Here’s what I didn’t say in June, but could have, “With the promotion of George Springer and Gregory Polanco, Mike Trout and Mike Trout’s father, Tim Salmon, should make room in their mini-van that’s designed to look like a submarine because there’s new top hitters in the major leagues of baseball. Put down your periscope, Trout, no need to look any further. You have the new challenger for your supremacy. Polanco is especially intriguing due to his blend of speed and power, and inability to hit for a low average. There’s just no chance he hits below .280. No chance. Also, on August 25th play the Powerball numbers 37-08-32-11-09-38.” And that’s me quoting what I could’ve said! Of course, I didn’t say it exactly like that, but that was generally my feelings. As it started to appear like each was overmatched, I told you to sell both of them before they bottomed out. Springer’s got his strikeout problems, that I’ll go over at some point in the offseason, but Polanco got a raw deal. He had 6 homers, 12 steals in 64 games. That’s a 15-homer, 30-steal guy next year. The Pirates demoted him yesterday as some kind of neg designed by pick-up artist, Mystery. Polanco’s K-rate wasn’t terrible, his walk rate was fine, he was done in by a .241 average. A .241 average with the aforementioned strikeout rate that wasn’t bad. So what happened? He was unlucky. That batting average was being grounded by a .277 BABIP. With his speed, Polanco could easily have a .320 BABIP and a .290 average. For this year, you can lose him, but I’m still going to like him in 2015. Anyway, here’s what else I saw yesterday in fantasy baseball:

Please, blog, may I have some more?

“Richards is talking to trainers but remains on back. Injury appears to be serious.” That’s how the news was tweeted out yesterday by the Angels beat writer. If Agatha Christie were around today, she’d adapt that tweet and name the novel, 140 Characters On A Train Wreck. Then it would be re-released after a train disaster with its new title, The Pitcher’s Trap. No matter the title, there was and will only be one antagonist, the Fantasy Baseball Overlord, who gets his jollies from the misery of fantasy baseballers. You sit on his lap; he says, “What do you want this season?” “A healthy pitcher.” “Ho, ho, ho, no.” Arm injury, oblique, hip impingement, parallel parking impingement because of a stupid cone, broken toe, Tommy John surgery, Tomas Juan surgery in Mexico, forearm strain and now a knee. The Angels best options are Wade “Joey” LeBlanc, Randy “Team Jacob” Wolf and Chris “Lord” Volstad. They are all horror shows. Mean’s while, it sounds like Garrett Richards will miss the remainder of the season, but hopefully will be fine for next year. Anyway, here’s what else I saw yesterday in fantasy baseball:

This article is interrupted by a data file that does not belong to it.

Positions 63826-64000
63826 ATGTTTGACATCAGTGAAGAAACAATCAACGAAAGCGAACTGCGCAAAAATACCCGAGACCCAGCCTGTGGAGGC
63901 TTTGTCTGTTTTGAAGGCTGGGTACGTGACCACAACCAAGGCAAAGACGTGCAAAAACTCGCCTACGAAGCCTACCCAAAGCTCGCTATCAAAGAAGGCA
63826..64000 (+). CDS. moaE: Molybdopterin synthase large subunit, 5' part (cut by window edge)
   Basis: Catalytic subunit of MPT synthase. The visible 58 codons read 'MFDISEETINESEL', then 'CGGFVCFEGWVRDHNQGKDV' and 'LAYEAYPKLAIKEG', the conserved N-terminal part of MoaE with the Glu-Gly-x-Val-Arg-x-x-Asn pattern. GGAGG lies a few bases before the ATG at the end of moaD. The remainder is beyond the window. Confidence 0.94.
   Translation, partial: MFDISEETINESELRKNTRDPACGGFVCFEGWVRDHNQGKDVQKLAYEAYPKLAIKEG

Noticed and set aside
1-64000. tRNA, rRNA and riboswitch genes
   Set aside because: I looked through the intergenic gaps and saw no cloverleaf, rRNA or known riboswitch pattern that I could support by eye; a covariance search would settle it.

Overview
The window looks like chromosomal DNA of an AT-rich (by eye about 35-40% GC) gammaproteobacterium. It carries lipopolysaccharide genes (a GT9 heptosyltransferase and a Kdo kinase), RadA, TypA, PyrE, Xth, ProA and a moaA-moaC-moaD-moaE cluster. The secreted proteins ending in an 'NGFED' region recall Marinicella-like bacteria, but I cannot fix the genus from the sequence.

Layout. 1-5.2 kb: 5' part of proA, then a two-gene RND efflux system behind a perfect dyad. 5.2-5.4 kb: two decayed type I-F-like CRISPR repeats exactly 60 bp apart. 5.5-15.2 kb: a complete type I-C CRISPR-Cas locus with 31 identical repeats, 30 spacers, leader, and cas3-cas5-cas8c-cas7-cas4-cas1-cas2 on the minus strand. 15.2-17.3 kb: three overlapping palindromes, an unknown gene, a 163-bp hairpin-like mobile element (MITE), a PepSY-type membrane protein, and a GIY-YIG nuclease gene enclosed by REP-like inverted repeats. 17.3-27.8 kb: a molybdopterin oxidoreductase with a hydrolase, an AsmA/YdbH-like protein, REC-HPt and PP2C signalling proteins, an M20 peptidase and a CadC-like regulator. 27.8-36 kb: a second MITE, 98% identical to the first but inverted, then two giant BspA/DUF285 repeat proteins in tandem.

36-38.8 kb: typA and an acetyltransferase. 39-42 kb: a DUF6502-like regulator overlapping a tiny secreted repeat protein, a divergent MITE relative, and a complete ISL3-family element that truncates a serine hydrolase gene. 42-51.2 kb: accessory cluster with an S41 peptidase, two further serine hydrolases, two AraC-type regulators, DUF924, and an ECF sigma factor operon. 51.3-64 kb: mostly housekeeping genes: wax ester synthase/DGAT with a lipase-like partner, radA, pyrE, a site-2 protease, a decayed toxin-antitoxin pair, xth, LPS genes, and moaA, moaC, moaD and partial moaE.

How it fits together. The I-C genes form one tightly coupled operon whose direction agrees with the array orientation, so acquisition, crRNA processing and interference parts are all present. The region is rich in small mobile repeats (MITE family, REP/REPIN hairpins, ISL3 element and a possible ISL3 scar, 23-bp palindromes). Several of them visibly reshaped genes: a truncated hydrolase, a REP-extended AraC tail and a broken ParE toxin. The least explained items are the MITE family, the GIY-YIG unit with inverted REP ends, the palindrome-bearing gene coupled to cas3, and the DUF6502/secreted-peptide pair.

Please, blog, may I have some more?

In a crazy day of trading, the blockbuster has to be David Price heading to the Tigers. Though, I’m not sure blockbuster is the right word anymore. Blockbuster is so 80’s. Blockbuster sold out to a fro-yo chain and is Blockberry now, isn’t it? The Netflix deal of the day? The Hulu pause-for-three-ads-every-five-minutes trade of the day? The Redbox snatch and grab? See, I wasn’t even talking about the trade in that last one. I wonder if Josh Reddick ever rubs up against a Redbox. Any the hoo! The Tigers rotation is now Price, Anibal, Verlander and Scherzer. Well, you got two aces again! Unless Tim McCarver is announcing and still thinks Verlander and Anibal are aces. As for fantasy, this does nothing to Price’s value. Maybe now that he doesn’t have a manager pulling names out of a hat for a lineup, he might get a few more wins, but did his bullpen get noticeably better? Eh. Did his division become noticeably easier? Eh, his career ERA vs. the White Sox and Indians is worse than his ERA vs. the Red Sox. That’s kinda irrelevant though, these are different teams then he faced previously. In all, it’s a solid lateral trade for Price’s value, but he was already a top arm in the game. No one is happier to see Price than the Tigers Assistant GM, Ted DiBiase. Anyway, here’s what else I saw yesterday in fantasy baseball:

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How great would it be for the Braves to trade for Marlon Byrd? Byrd and Ervin reunited. Byrd, of course, would have to bleach his skin like Sammy Sosa, put a giant yellow Brillo pad on his head for hair and wear some butt-hugging shorts that even white boys got to shout, “Baby got back!” Then Isiah can show up early, kiss them all on the cheek and watch from the sidelines. Ah, to dream (team). Due to a slightly inflated BABIP, Ervin Santana‘s ERA is up a tad from where it should be. Right now, he has the 27th best xFIP, right in front of Adam Wainwright. Speaking of Wainwright, Ervin’s K-rate is better than his. Is Ervin Santana pitching better than Wainwright? I wouldn’t go that far, but I wouldn’t go so far away from that statement either. Doesn’t anyone stay in one place anymore? It would be fine to see your face– Sorry. The great thing about Ervin compared to a Wainwright, he’s not even owned in some leagues. In the leagues where he is owned, how much would it take to get him in a trade? A Brain Freeze? A potato chip that’s in the shape of Sloth from The Goonies? A free ticket to an autograph show where Shelley Duncan is dressed up like Tackleberry from Police Academy? I.e., not much. Go, get Ervin, he’s magic, abracadabra. Anyway, here’s some more players to Buy or Sell this week in fantasy baseball:

Please, blog, may I have some more?